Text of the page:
- People who want to separate their private lives from their professional lives may not want to use their home address.
- This address might also change in the future.
- If you decide to register in multiple states, you will need a registered agent for each.
Due to the confusing nature of this requirement, hiring registered agent services might be a safer choice.
The next step is to appoint a manager. Again, you can either choose an outsider or pick a company member and make an LLC operating agreement. In the case of an LLP, you would sign a partnership agreement.
Finally, there’s no difference between a limited liability company and a limited liability partnership when it comes to the necessity to comply with tax and regulatory requirements.
Although an LLC is similar to a corporation, LLC owners are referred to as members, not shareholders. The difference between members and shareholders is that all members have a vote on LLC matters, while not all shareholders have this much executive power.
In LLPs, owners are called partners. Each of them has liabilities that are limited to the amount of their investment in the business. They are also accountable for their own professional conduct. Formally, in the executive sense, there’s not much difference between a member and a partner.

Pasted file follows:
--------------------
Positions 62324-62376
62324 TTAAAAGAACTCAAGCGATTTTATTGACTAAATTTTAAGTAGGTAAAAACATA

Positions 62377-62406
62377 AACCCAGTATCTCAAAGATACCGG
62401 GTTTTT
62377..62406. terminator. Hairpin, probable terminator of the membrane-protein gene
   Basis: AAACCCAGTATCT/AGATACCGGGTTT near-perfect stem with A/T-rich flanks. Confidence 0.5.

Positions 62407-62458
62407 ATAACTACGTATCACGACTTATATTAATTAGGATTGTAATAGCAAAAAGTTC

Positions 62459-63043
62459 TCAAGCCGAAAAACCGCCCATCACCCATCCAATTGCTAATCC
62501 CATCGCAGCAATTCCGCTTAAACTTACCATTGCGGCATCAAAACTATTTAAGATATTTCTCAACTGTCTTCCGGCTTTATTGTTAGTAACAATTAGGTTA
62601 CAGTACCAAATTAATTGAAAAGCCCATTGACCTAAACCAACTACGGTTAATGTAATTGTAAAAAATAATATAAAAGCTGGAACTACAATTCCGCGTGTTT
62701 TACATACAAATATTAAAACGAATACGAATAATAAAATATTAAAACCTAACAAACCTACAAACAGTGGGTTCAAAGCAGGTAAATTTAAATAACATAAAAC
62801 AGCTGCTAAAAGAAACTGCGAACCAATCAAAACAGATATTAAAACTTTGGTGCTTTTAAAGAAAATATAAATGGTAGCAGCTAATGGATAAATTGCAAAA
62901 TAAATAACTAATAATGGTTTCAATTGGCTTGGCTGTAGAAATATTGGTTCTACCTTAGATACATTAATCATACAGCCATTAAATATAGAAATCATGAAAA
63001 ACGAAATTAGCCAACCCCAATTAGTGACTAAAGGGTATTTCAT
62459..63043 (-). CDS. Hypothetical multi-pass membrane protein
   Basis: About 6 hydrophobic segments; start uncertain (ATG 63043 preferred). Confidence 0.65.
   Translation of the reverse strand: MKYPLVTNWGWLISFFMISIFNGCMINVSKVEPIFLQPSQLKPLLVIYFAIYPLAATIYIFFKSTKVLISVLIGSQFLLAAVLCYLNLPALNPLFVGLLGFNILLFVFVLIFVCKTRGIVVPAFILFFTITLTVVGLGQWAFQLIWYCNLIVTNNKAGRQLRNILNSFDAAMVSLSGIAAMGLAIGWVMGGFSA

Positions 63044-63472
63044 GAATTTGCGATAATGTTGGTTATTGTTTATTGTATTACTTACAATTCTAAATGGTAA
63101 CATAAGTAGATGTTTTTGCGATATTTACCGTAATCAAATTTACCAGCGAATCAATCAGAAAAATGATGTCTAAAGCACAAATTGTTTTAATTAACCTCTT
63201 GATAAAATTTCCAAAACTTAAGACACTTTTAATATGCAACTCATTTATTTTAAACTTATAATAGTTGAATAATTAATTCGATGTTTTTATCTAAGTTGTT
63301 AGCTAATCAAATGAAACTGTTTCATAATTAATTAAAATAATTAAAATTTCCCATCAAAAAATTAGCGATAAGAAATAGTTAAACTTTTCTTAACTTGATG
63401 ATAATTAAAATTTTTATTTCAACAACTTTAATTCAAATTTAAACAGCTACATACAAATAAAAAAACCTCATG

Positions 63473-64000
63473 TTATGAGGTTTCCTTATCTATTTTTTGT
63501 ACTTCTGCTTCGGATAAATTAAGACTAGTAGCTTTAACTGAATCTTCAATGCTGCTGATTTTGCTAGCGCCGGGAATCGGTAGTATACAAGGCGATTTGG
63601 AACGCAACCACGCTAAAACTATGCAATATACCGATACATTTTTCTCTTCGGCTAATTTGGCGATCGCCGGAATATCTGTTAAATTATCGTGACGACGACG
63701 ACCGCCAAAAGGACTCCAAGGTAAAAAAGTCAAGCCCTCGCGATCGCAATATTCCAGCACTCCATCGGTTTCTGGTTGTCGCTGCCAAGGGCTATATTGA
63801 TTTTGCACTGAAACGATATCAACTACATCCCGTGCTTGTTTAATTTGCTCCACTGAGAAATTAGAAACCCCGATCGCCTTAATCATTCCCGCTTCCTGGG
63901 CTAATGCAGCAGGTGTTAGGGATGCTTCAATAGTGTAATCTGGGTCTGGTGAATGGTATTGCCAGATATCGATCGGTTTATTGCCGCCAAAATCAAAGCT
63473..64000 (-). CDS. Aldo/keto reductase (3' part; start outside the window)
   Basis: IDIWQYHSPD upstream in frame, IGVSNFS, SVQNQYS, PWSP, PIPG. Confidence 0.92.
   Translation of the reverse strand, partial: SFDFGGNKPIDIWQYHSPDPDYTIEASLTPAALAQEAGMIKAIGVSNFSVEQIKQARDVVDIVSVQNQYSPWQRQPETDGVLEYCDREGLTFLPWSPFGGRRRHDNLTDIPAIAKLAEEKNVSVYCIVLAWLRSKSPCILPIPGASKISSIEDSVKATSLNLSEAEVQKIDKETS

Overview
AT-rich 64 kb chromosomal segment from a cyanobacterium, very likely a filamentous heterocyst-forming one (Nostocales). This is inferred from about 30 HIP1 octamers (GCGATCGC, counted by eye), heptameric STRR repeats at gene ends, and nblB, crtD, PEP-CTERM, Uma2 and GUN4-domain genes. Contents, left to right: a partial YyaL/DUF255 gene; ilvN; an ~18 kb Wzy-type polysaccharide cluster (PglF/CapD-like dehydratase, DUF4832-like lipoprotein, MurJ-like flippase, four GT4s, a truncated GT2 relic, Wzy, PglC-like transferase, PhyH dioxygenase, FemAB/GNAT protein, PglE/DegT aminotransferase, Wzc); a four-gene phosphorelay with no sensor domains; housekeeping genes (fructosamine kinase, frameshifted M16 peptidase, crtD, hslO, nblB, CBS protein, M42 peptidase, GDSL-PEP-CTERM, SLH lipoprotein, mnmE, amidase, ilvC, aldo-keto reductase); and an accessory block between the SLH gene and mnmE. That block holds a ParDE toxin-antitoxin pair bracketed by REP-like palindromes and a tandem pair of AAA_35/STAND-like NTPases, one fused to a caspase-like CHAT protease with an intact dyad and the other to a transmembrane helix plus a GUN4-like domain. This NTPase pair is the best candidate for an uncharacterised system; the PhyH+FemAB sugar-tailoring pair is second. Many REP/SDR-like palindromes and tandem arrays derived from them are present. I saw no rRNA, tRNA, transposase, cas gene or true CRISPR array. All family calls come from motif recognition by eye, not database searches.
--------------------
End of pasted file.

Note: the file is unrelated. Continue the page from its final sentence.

One major difference between LLC and LLP is that you need at least two partners (members) to start an LLP, while with an LLC, you have no such requirement.
Partners completely control LLPs. There are no shareholders or directors, and there are no shares. One of the biggest advantages of an LLP is that it has a flexible internal management structure. Also, if there’s a need for it in the future, it’s quite easy to change the ownership structure, as well as the partners’ rights and duties.
And what is the difference between LLC and LLP in terms of management?
First, note that there are two major LLC management models: